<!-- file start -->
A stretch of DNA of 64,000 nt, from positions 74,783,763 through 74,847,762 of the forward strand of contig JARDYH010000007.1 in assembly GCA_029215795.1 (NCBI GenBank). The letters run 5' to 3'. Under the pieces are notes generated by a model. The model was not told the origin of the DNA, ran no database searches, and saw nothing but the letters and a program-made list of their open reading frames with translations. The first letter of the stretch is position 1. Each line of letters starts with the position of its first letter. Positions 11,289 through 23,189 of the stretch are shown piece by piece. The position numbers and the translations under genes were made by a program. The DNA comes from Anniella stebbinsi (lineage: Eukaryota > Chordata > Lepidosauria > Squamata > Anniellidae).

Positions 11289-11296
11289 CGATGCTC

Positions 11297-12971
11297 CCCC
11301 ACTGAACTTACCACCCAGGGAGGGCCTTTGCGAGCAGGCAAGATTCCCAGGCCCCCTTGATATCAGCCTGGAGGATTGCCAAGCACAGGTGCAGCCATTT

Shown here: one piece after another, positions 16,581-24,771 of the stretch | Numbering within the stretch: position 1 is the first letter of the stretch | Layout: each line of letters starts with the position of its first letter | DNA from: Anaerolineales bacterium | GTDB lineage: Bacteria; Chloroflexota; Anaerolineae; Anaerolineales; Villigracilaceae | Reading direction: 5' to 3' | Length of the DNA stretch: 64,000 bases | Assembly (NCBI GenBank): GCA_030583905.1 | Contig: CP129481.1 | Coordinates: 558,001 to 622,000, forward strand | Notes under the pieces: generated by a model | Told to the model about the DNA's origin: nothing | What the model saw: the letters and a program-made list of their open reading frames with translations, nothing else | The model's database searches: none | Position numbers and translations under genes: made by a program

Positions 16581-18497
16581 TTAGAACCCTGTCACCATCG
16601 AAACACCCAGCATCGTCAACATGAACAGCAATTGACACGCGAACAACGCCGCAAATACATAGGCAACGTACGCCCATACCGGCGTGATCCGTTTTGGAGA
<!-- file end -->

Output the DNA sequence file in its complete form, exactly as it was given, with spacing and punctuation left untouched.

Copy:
A stretch of DNA of 64,000 nt, from positions 74,783,763 through 74,847,762 of the forward strand of contig JARDYH010000007.1 in assembly GCA_029215795.1 (NCBI GenBank). The letters run 5' to 3'. Under the pieces are notes generated by a model. The model was not told the origin of the DNA, ran no database searches, and saw nothing but the letters and a program-made list of their open reading frames with translations. The first letter of the stretch is position 1. Each line of letters starts with the position of its first letter. Positions 11,289 through 23,189 of the stretch are shown piece by piece. The position numbers and the translations under genes were made by a program. The DNA comes from Anniella stebbinsi (lineage: Eukaryota > Chordata > Lepidosauria > Squamata > Anniellidae).

Positions 11289-11296
11289 CGATGCTC

Positions 11297-12971
11297 CCCC
11301 ACTGAACTTACCACCCAGGGAGGGCCTTTGCGAGCAGGCAAGATTCCCAGGCCCCCTTGATATCAGCCTGGAGGATTGCCAAGCACAGGTGCAGCCATTT

Shown here: one piece after another, positions 16,581-24,771 of the stretch | Numbering within the stretch: position 1 is the first letter of the stretch | Layout: each line of letters starts with the position of its first letter | DNA from: Anaerolineales bacterium | GTDB lineage: Bacteria; Chloroflexota; Anaerolineae; Anaerolineales; Villigracilaceae | Reading direction: 5' to 3' | Length of the DNA stretch: 64,000 bases | Assembly (NCBI GenBank): GCA_030583905.1 | Contig: CP129481.1 | Coordinates: 558,001 to 622,000, forward strand | Notes under the pieces: generated by a model | Told to the model about the DNA's origin: nothing | What the model saw: the letters and a program-made list of their open reading frames with translations, nothing else | The model's database searches: none | Position numbers and translations under genes: made by a program

Positions 16581-18497
16581 TTAGAACCCTGTCACCATCG
16601 AAACACCCAGCATCGTCAACATGAACAGCAATTGACACGCGAACAACGCCGCAAATACATAGGCAACGTACGCCCATACCGGCGTGATCCGTTTTGGAGA